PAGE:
Other highlights in 2011 included the Motorola Droid Razr and the HTC Rezound, but it truly was Samsung’s year as the South Korean company sold more smartphones worldwide than Apple and everyone else was left far behind the two market leaders.

We still think HTC needs to raise its game, but at the beginning of 2012 optimism reigned and many of us expected a comeback for the Taiwanese company. Many critics and analysts called the HTC One X as the Android phone of 2012. In straight up comparisons between the HTC One X and Samsung’s Galaxy S3 it was HTC’s smartphone that generally prevailed. Consumers disagreed and the Galaxy S3 completely dominated the top end of the Android market. Samsung has already sold more than 30 million Galaxy S3 handsets worldwide and it’s still going strong.

End of year competition has popped up in the form of Google’s latest flagship, the Nexus 4, which was manufactured by a resurgent LG seeking to stake its own claim on the top end of the smartphone market. You may also consider Sony’s Xperia range, then there’s the monster battery of the Motorola Droid Razr Maxx HD, and the super-sized HTC One X+.

Specs have continued to improve over the last 12 months, but not quite so fast as the leaps we saw before. At the cutting edge we’ve gone from dual-core to quad-core, LTE and NFC have become standard, and displays are bigger and better.

We’ve also seen a new category emerge in the shape of the “phablets” like the Samsung Galaxy Note 2 and the HTC Butterfly or Droid DNA. One thing’s for sure – there will be plenty of high-end Android smartphones being unwrapped this Christmas.

Ecosystem: from Market to Play

Back in December 2011 the Android Market passed the 10 billion download mark and was closing in on 400,000 apps and games. In March of 2012 Google decided to merge the Android Market with Google Music and Google Play was born. A true content portal offering apps, games, movies, music and books to a hungry audience. The refinements for Android carried through to the content portal and the whole experience with an Android device improved. The rough edges were gone, Android truly came of age, and 2012 was to be its best year yet.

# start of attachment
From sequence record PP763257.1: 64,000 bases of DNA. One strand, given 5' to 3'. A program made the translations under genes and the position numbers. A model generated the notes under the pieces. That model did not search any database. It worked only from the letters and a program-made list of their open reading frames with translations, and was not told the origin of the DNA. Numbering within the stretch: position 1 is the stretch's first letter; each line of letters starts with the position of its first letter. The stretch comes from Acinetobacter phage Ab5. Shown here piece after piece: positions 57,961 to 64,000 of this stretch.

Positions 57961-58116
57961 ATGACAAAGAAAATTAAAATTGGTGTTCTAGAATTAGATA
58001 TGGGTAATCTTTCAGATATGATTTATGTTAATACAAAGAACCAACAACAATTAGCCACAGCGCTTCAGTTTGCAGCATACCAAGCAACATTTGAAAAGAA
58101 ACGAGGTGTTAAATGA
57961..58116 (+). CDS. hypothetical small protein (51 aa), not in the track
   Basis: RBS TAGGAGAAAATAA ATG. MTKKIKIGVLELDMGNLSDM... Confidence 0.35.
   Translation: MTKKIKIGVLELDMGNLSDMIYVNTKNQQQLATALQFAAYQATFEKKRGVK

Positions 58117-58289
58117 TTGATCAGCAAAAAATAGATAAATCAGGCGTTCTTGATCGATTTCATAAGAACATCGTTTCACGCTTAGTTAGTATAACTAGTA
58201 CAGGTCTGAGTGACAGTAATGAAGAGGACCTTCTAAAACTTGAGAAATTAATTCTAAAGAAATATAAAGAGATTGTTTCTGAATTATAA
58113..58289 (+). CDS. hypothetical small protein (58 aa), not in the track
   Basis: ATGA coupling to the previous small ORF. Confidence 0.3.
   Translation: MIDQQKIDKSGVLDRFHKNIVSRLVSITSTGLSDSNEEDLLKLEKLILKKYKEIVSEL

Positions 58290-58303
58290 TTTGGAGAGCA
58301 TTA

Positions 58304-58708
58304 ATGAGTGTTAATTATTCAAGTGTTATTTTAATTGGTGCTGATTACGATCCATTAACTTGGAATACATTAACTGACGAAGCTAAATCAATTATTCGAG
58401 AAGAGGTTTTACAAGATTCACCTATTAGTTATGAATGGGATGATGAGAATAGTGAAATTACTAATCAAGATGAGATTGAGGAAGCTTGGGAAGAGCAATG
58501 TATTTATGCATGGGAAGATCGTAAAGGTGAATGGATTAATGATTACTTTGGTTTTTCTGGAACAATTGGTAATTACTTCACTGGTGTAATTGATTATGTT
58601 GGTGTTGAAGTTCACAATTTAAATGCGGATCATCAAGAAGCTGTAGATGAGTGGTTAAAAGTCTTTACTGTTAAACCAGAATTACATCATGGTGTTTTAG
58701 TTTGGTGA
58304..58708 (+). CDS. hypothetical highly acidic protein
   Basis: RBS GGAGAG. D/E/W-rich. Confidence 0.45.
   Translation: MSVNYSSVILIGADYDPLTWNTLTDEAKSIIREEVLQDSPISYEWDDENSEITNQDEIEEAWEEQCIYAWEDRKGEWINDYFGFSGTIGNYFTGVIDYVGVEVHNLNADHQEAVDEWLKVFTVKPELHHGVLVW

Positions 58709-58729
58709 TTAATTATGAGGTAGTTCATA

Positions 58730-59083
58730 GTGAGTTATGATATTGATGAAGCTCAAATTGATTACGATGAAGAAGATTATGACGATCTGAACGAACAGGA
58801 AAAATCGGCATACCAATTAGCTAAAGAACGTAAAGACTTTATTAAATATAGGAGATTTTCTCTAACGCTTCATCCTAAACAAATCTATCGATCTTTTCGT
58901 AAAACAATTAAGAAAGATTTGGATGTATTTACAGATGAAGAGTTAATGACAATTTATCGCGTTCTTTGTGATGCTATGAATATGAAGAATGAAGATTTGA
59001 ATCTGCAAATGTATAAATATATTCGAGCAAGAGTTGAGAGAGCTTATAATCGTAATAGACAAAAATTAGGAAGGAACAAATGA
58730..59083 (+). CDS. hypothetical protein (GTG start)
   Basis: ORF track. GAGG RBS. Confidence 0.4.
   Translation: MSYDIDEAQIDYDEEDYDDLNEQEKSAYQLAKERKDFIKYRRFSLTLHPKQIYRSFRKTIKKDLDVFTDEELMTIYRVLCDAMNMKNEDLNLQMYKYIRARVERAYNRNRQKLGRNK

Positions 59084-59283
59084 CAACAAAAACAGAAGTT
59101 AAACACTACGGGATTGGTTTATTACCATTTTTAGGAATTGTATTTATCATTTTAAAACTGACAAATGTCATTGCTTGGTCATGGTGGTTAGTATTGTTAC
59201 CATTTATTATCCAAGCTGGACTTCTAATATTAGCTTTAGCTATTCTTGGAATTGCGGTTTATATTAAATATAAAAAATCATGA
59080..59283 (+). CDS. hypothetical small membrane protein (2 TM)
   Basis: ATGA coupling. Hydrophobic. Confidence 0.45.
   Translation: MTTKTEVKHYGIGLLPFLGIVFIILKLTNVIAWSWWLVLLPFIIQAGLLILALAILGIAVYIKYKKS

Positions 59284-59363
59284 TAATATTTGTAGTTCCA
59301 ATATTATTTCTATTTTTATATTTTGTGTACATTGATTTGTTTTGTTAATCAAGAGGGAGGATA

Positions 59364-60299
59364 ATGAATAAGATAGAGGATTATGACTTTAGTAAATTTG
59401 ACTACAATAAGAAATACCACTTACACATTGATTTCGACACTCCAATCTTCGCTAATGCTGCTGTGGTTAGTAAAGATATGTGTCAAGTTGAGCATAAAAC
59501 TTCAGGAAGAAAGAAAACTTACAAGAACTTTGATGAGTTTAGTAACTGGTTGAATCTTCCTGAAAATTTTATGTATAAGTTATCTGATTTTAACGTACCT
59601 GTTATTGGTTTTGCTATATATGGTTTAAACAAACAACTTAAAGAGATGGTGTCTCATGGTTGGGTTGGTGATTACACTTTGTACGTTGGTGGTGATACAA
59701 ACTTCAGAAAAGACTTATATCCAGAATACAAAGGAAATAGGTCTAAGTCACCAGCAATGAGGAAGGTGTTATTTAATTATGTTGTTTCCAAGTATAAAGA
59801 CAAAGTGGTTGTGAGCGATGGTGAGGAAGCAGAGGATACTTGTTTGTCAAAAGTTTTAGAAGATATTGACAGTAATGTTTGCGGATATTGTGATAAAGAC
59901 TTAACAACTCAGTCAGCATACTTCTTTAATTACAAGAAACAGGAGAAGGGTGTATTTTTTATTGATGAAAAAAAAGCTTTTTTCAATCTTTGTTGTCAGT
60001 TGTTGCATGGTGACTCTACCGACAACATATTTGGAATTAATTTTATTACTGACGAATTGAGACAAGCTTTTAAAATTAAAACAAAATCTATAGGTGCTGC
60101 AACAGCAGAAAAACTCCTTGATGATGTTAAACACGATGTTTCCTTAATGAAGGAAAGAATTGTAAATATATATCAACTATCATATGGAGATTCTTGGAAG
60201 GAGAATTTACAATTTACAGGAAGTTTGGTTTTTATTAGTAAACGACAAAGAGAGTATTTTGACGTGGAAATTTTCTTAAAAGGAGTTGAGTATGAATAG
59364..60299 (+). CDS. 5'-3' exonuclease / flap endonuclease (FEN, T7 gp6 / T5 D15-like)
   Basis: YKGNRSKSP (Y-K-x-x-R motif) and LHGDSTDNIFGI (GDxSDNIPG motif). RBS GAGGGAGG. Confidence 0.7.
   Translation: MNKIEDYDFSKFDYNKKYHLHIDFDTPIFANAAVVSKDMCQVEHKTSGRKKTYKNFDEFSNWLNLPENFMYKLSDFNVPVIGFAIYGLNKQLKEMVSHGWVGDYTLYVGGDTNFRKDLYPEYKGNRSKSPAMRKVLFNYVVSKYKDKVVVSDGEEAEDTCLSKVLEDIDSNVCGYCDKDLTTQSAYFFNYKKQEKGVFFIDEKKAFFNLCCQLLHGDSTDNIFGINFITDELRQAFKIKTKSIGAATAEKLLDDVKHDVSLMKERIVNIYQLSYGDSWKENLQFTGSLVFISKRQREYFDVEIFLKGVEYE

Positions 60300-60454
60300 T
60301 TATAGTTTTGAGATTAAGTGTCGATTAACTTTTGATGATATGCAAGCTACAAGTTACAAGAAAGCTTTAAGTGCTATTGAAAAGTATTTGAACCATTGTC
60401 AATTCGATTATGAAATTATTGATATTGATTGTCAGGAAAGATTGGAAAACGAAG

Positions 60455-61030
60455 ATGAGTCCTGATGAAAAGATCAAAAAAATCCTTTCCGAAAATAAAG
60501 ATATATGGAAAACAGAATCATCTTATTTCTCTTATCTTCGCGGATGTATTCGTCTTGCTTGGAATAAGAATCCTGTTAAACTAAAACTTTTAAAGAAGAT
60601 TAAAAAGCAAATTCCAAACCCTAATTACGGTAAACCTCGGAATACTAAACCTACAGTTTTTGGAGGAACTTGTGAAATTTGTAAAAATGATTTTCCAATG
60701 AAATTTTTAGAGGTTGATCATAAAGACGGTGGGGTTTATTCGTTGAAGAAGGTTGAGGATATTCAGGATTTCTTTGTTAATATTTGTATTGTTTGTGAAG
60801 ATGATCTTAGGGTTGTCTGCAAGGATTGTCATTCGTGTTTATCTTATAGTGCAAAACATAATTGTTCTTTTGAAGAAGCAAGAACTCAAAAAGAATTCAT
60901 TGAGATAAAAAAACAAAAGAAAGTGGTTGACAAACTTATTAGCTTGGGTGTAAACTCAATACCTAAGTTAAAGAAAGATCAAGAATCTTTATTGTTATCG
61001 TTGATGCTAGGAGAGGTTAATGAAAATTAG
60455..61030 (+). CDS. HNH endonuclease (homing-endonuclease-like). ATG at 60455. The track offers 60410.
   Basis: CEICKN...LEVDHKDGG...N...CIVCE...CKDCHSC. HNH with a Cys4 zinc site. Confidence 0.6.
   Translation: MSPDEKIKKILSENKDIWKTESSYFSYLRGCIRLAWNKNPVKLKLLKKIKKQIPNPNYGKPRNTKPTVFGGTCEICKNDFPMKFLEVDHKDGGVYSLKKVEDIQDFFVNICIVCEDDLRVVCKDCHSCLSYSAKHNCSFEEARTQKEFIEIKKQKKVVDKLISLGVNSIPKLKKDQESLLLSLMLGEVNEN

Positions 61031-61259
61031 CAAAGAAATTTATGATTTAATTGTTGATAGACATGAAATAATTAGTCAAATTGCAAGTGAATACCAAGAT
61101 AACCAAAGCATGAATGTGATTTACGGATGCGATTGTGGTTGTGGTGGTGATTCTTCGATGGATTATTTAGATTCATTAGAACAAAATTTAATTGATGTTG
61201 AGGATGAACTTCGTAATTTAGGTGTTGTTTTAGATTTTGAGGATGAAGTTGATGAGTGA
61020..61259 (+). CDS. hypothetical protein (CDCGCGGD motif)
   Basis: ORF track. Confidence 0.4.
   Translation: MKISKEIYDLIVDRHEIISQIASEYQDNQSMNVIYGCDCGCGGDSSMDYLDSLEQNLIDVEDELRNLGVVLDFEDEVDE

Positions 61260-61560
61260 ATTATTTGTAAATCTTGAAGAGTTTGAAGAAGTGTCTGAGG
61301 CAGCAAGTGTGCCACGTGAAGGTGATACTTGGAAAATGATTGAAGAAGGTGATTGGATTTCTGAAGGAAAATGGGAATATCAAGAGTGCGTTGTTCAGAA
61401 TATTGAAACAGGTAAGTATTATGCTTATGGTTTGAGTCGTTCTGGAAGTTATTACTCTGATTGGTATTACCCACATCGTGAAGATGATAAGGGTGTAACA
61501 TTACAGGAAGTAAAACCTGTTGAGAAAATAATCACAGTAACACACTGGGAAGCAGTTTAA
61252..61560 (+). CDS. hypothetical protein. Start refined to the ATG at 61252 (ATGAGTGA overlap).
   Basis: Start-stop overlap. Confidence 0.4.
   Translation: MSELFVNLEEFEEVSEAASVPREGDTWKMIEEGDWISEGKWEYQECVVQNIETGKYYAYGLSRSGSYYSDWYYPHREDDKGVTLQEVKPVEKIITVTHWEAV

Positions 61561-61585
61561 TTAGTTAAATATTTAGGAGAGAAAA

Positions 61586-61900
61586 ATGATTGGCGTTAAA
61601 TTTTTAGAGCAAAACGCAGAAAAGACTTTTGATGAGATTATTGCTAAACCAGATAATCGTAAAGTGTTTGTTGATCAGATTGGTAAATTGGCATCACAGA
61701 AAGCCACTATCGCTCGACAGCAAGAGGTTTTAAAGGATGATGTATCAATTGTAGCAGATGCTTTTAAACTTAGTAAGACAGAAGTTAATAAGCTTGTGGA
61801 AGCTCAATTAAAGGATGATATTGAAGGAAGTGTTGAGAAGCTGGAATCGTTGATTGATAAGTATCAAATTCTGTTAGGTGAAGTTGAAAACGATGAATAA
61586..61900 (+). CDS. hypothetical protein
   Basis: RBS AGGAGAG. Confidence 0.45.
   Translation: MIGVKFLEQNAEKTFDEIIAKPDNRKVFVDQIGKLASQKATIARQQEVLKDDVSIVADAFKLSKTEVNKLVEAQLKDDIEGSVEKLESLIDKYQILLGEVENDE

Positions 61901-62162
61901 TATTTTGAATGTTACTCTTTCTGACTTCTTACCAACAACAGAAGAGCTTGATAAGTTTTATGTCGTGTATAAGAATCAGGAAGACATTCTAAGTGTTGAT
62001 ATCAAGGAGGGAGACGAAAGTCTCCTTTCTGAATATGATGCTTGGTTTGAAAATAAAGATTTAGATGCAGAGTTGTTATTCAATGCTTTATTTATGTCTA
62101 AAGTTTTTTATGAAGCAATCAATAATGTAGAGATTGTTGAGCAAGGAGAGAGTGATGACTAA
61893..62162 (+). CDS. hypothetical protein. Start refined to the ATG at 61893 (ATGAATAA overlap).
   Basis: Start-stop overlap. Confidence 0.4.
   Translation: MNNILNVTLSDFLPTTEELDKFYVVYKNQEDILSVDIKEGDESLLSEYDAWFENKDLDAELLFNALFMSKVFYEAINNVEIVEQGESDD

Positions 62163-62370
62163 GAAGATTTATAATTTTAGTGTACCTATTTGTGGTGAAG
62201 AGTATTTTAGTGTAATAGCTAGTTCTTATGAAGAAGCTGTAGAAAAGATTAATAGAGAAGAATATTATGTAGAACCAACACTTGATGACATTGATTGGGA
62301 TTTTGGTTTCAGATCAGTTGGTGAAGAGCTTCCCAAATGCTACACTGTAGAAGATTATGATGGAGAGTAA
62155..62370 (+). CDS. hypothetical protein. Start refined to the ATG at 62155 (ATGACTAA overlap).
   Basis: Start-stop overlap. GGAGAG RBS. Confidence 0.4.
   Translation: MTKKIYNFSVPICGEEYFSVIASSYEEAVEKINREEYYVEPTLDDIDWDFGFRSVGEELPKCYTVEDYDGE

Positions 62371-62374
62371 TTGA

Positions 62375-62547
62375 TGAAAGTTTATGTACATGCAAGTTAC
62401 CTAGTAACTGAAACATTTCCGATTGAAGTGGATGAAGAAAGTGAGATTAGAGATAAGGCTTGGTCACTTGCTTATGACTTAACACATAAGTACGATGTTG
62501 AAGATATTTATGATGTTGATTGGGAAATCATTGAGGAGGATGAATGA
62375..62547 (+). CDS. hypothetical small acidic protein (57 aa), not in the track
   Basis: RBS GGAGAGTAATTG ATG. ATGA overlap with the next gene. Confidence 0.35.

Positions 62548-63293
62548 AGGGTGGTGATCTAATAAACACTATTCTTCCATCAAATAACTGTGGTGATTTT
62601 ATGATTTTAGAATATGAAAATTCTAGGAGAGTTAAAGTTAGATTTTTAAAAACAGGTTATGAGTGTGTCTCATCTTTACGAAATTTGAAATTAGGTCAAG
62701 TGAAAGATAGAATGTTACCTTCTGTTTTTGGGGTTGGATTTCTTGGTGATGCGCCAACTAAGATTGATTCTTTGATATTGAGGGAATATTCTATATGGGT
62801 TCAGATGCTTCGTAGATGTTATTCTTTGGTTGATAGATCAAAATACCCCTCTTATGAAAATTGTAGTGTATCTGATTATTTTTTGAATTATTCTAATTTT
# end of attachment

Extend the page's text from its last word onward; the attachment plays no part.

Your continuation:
Now, in December 2012, Google Play boasts over 700,000 apps and games and it passed the 25 billion download mark a while back. The experience of buying and downloading content on an Android phone has really improved in the last year. The interface is more stylish, it’s faster and easier to use, and there is a greater choice of content than ever before.

Android marches on

In the coming year Android is expected to increase its lead. As smartphones reach saturation levels in some markets the battle could grow fiercer and tablets have opened a new front. We’re expecting Key Lime Pie to be the next Android release and it’s sure to bring more refinement and new features to an already strong platform.

It will be tough for anyone to catch Samsung as the Android leader and there’s a Galaxy S4 on the horizon. HTC, LG and Sony will fight it out for second place with improved line-ups, not to mention Motorola, and we can’t forget the Chinese competitors Huawei and ZTE. It’s shaping up to be a great 2013 for Android. Just look how far it has come in the last year, who knows what treats are in store before next December. Stick with us at Android Authority and we’ll make sure you’re always up to date with the latest Android developments.